Guerrero, a grandfather of four, entered the U.S. illegally from Mexico more than 25 years ago. He owns his home, has no criminal record and has paid his taxes.
Cardinal Joseph Tobin, the head of New Jersey's largest Roman Catholic archdiocese, and New Jersey U.S. Sen. Bob Menendez were among those who rallied in support of Catalino Guerrero on Friday.
Guerrero "puts a face" to what is often treated as "statistics, or demons," Tobin said.
Menendez said he hopes Guerrero's case and others like it will hasten immigration reform.
"I hope President Trump is watching because Catalino Guerrero is not a 'bad hombre,'" Menendez said, referring to a characterization made by the president recently of people who would be targeted for deportation. "He is a good and decent man."
Catalino Guerrero, 59, of Union City, New Jersey, was granted a 60-day extension in his deportation case by a judge in Newark on Friday. Guerrero surrendered himself as he was ordered but he did not come alone. The Archbishop of Newark, other members of the clergy and a U.S. senator marched to the federal building in support.
Guerrero applied for a work permit several years ago, but filled out a form incorrectly, they said.
Immigration and Customs Enforcement officials summoned Guerrero last month and told him to plan to surrender his passport on March 10, Guerrero's supporters said this week. He was seeking a year stay of removal, but that request was denied Friday.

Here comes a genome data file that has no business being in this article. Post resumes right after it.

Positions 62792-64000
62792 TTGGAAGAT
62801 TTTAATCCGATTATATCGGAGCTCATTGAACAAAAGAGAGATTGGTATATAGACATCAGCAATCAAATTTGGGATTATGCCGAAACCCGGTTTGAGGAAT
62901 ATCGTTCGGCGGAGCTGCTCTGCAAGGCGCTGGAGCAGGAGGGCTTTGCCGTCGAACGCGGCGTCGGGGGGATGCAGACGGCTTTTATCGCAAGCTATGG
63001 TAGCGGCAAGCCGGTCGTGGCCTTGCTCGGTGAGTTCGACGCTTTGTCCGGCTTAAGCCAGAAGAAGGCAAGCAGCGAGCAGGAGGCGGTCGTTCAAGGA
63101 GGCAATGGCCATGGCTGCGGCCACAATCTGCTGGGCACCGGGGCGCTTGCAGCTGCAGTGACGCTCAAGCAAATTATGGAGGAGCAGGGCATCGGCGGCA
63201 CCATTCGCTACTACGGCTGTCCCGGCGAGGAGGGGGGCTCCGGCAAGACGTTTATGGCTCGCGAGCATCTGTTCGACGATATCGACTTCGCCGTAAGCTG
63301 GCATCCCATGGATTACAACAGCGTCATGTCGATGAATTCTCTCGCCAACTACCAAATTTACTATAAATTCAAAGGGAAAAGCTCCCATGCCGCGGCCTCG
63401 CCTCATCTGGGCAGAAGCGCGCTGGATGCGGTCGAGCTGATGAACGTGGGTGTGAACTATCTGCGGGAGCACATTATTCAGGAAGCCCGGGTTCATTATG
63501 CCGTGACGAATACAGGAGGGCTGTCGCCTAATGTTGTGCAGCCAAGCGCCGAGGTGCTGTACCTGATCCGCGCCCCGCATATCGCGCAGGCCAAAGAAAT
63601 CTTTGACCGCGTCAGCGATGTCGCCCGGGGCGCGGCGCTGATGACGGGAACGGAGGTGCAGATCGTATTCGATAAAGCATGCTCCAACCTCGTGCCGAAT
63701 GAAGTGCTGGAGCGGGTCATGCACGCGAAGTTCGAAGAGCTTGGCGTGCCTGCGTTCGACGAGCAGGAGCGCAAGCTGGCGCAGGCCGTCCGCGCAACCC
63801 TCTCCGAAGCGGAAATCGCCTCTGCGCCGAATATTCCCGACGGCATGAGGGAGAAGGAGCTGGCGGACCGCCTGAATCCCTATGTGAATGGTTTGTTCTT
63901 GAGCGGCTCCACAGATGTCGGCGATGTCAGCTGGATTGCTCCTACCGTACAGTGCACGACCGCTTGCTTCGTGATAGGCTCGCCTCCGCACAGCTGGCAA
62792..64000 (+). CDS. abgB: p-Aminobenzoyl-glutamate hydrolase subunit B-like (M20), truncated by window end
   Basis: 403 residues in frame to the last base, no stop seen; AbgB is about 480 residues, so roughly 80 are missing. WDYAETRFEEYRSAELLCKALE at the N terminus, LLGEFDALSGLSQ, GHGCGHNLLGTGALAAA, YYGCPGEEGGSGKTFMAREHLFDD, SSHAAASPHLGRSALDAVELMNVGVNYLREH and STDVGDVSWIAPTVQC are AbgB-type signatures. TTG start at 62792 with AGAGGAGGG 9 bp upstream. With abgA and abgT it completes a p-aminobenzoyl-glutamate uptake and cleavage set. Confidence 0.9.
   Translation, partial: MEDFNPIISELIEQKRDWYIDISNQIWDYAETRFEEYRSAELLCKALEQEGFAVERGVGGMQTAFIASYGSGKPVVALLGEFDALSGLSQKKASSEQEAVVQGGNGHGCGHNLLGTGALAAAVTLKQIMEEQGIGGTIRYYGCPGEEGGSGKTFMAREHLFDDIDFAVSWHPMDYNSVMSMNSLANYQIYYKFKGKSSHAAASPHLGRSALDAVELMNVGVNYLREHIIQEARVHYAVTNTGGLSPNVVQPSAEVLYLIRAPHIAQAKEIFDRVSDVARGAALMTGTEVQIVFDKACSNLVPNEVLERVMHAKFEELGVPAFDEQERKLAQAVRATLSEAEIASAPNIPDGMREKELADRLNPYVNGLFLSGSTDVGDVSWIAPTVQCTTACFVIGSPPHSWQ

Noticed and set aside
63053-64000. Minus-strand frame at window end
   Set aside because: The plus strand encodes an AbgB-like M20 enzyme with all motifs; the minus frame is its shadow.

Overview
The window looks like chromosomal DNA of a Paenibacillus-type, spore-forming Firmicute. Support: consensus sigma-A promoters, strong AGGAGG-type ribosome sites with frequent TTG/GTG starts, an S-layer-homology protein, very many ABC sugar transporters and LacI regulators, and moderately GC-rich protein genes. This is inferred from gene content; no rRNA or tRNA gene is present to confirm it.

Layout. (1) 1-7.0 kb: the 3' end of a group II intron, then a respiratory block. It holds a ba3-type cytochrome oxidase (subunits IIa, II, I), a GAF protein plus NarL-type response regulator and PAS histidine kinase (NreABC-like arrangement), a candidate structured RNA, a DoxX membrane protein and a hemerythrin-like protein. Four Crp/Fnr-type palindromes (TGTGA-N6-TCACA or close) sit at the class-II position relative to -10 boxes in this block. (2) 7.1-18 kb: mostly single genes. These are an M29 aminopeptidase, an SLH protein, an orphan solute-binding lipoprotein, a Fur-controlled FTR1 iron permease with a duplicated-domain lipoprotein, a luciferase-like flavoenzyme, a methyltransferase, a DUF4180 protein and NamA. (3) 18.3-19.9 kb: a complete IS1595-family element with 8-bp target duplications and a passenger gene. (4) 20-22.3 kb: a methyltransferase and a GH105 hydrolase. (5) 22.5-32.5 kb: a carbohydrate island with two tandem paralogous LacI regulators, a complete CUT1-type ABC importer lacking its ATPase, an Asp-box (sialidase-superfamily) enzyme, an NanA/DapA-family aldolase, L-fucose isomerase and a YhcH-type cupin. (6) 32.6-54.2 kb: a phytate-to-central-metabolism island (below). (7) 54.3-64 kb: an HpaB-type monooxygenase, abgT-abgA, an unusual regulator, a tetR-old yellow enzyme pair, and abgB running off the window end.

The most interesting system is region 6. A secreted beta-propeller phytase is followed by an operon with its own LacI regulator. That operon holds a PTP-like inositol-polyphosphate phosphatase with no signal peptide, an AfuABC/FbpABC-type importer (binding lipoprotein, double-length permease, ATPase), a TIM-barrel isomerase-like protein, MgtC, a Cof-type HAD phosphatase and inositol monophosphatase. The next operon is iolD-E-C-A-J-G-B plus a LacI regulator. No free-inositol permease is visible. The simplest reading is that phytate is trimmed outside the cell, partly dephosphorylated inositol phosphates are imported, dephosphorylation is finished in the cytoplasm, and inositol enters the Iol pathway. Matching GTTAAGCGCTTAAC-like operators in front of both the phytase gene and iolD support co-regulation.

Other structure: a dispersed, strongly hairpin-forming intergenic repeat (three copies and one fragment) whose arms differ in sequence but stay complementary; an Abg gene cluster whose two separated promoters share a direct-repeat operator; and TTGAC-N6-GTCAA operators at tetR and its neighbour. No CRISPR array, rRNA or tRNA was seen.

An ICE spokesman said in an email Thursday that Guerrero, "a Mexican national unlawfully present, was ordered removed from the United States in 2009 by an immigration judge. Guerrero remains free from custody and must periodically report to ICE as a condition of his release."
Tobin has been critical of President Donald Trump's immigration policies. Last month, he called Trump's executive order temporarily banning immigrants from seven Muslim-majority countries "misbegotten" and said it was "playing on irrational fears of people."
Tobin said lawmakers should focus on fixing immigration laws rather than on large-scale deportation.
The U.S. Conference of Catholic Bishops has issued a steady stream of criticisms of Trump's restrictions on refugees and immigrants. Through Catholic Charities and other programs, American bishops consistently resettle the largest number of refugees annually in the U.S. and provide support nationwide for immigrants.
Other faith groups are mobilizing their congregations to fight Trump's policies, including a network of 37 Protestant and Orthodox denominations that work with the aid group Church World Service. Hundreds of houses of worship around the country have joined the sanctuary movement, which provides support or housing to people facing deportation.
Among others leading protests are U.S. Muslim and Jewish groups, including the Union for Reform Judaism, the largest American synagogue movement.
With the Associated Press